Mumbai’s #SupremeInjustice Protest Against SC’s CJI Decision: Photos
In cities across India, people are mobilizing to lend their voices to the woman who has accused the Chief Justice of India Ranjan Gogoi of sexual harassment, and who was denied due process in the subsequent internal investigation by the Supreme Court that cleared him. These protesters have been taking to the streets since May 7 to voice their disappointment, and iterate a set of demands that range from re-opening a fair investigation, to asking CJI Gogoi to step down.
On May 9, approximately 100 people gathered outside Dadar Station (East) in Mumbai, carrying signs that read “Supreme Injustice” and chanting on the station’s steps, amid members of the press frantically documenting their dissent and commuters looking on curiously.
“India was supposed to be a democratic country. Slowly, that idea is eroding. Even the highest court of law and justice has not ensured that democracy is respected. And therefore, we can’t and shouldn’t keep quiet; we need to mobilize, to send out a message that we’re watching and that the citizens are alert,” said Afreen Khan, a protester. Accompanying her was Devika Nair, who added, “At the very least, protests will ensure that the authorities know that the citizens will not take anything lying down, and that we’re aware that everything happening is wrong.”
Here are the scenes from the third day of the country’s #SupremeInjustice protests, in Mumbai:
“The judgement is not right. Whoever may commit the crime, there should be justice. We have faith in justice, but not the judiciary. If we can’t come together to fight against this abuse of power, then what is the point of all this?” asked Saira Banu, a women’s rights and education counselor.
“The judicial system should take responsibility and should be taking this seriously,” said Hasina Khan, who is a member of the Forum Against the Oppression of Women and a founding member of Bebaak Collective. “That’s why we’re here campaigning … because the woman has filed a case [against] the Chief Justice of India saying ‘I faced harassment,’ and the Chief Justice of India should [have] resigned at the time he got the letter from her. But he wasn’t resigning. He was sitting in [his] own case. He was judging in [his] own case. This is totally unjudicial and undemocratic.”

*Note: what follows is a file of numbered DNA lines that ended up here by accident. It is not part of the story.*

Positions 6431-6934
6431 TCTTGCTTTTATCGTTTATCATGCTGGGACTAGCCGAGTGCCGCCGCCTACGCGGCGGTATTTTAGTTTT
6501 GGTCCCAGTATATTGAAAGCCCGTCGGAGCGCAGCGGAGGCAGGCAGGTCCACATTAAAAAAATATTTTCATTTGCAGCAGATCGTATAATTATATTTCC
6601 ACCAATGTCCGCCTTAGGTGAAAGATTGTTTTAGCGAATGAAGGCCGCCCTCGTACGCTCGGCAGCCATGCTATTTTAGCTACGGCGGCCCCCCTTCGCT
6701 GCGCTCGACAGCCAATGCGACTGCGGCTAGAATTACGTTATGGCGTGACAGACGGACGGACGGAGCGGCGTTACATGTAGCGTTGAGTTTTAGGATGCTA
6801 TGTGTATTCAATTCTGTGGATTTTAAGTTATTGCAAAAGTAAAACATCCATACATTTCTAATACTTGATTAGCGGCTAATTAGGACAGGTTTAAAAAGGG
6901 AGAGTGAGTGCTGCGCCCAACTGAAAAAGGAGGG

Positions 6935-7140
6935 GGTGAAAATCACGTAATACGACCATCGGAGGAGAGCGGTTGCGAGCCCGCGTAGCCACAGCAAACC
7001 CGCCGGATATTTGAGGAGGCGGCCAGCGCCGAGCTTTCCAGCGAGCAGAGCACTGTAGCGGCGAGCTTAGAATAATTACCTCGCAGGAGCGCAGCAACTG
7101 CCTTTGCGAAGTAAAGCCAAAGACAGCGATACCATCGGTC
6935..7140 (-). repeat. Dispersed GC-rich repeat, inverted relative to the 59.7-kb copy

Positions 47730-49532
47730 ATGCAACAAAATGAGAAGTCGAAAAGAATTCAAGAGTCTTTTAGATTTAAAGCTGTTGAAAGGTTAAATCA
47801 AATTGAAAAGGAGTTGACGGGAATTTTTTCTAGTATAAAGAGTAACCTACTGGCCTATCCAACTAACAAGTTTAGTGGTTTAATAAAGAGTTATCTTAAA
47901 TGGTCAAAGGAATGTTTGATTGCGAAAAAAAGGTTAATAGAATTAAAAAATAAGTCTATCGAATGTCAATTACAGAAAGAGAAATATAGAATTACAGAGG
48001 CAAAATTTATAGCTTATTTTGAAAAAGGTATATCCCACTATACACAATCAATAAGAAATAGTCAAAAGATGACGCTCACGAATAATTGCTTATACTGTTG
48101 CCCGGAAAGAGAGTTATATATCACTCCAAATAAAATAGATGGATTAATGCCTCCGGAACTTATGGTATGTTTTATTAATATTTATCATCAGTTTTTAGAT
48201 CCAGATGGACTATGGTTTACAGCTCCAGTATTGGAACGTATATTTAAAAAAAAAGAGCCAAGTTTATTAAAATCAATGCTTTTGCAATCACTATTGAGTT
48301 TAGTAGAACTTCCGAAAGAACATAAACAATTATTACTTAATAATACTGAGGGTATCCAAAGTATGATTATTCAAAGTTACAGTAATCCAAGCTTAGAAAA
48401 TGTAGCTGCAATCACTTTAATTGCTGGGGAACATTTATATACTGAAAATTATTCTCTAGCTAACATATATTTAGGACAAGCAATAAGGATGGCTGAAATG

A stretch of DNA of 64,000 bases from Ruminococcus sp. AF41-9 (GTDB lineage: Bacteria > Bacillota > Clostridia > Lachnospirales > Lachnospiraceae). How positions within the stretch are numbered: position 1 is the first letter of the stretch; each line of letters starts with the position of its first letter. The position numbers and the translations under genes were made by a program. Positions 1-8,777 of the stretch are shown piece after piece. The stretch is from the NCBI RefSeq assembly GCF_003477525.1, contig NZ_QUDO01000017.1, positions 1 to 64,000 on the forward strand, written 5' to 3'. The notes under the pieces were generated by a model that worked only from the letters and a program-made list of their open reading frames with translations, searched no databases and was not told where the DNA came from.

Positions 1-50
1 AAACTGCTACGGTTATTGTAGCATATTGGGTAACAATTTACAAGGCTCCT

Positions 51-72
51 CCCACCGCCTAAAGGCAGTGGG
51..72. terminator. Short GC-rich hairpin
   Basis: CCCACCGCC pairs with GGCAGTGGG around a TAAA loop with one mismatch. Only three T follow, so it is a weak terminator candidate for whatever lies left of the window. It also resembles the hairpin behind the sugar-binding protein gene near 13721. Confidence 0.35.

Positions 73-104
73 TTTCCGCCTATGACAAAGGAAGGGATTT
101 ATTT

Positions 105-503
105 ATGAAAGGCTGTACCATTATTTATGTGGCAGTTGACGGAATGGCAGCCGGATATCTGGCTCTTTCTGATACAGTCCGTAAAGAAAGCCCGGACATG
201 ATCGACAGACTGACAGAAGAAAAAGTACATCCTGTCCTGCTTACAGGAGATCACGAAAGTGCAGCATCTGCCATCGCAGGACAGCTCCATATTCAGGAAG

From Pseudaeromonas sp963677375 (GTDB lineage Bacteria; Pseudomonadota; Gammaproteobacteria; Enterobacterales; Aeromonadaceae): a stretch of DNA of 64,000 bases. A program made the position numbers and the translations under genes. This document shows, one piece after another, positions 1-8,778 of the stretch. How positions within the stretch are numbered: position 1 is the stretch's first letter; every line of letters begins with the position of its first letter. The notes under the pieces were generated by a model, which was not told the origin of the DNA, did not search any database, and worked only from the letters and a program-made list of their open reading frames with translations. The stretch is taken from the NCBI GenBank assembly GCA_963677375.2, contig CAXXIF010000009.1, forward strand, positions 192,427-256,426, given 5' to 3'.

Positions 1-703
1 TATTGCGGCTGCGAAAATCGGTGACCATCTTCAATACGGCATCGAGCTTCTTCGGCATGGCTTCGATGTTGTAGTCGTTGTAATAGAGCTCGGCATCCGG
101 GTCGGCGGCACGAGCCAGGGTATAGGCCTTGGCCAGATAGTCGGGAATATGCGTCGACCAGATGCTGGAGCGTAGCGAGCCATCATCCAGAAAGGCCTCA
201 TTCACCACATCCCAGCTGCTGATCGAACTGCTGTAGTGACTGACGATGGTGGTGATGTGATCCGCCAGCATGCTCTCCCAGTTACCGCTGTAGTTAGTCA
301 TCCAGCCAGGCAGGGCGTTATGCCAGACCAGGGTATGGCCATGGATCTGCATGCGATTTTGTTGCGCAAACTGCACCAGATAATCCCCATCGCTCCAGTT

“There should be justice. And the Supreme Court is the top justice institution. If you don’t expect that from there, where would we be?” said Joycia Thorat, an activist with the YWCA and the Indian Christian Women’s Centre. “It is wrong because first of all, when the complaint was made, they didn’t have the proper system. [The] rules were not followed in the Supreme Court itself. And they are leaving justice in a sealed envelope. It’s not the solution, you know? [They] didn’t follow the proper procedures. [We] look up to the Supreme Court. They need to be more transparent. And they need to follow the rules, if they themselves break the rule. It’s very ironic.”
“If we let it be, if don’t ask questions, it can lead to further erosion [of justice].”
“The due process of law, which has not been followed, by the highest court in the land, is what is being questioned. The voice, of a sizeable section of people, adds value and credibility. We hope that the system relooks,” said Harish Sadani, co-founder of Men Against Violence and Abuse (MAVA). “I believe that [the case] can be reheard; her plea can be done fresh. There have been precedents earlier.”
“In our fight for a gender-just society, men are not the enemy. Men’s attitudes [may be]. And those attitudes can be in any person. If that is so, then, those men who are gender sensitive, who are caring, they also need to be allies. It’s not just a question of only women. … As a man believing in the cause, [I’m protesting] for solidarity.”
“The survivors, the women who are sexually assaulted, are under a tremendous burden when they approach the court. It’s like being sexually assaulted all over again, having your dignity shred to pieces. As it is, women hesitate to go to court. In the current case, this lady did not approach the court until her family had been harassed. They had been followed around and then carted off to a police station. That is apart from losing their jobs. At that point, she has brought this out,” said Ammu Abraham, a women’s rights activist for more than 40 years. “The major demand [of the protest] is that the Supreme Court should stick to due process. They should stick to principles of natural justice, according to the law that covers sexual harassment in the workplace. They should employ an external committee [to investigate the issue]. But who do we make this demand of?”
“If we stay silent , then nothing will happen. When women don’t make noise, who is going to awaken the rest of the public?” asked Priti Shalom, a member of the Habitat and Wildlife Welfare Association. “Women are oppressed everywhere — at home, at work, in the streets. If injustice happens to one, it happens to everyone.”
“Despite being the highest court of justice, it can’t be beyond criticism. All of the country’s institutions are failing and so did the Supreme Court in the eyes of the public,” said Parikshit, a city planner. “It is important to protest because it’s our only chance at preserving sanity. The legal system has failed us terribly, and now there’s nowhere else to go but the streets.”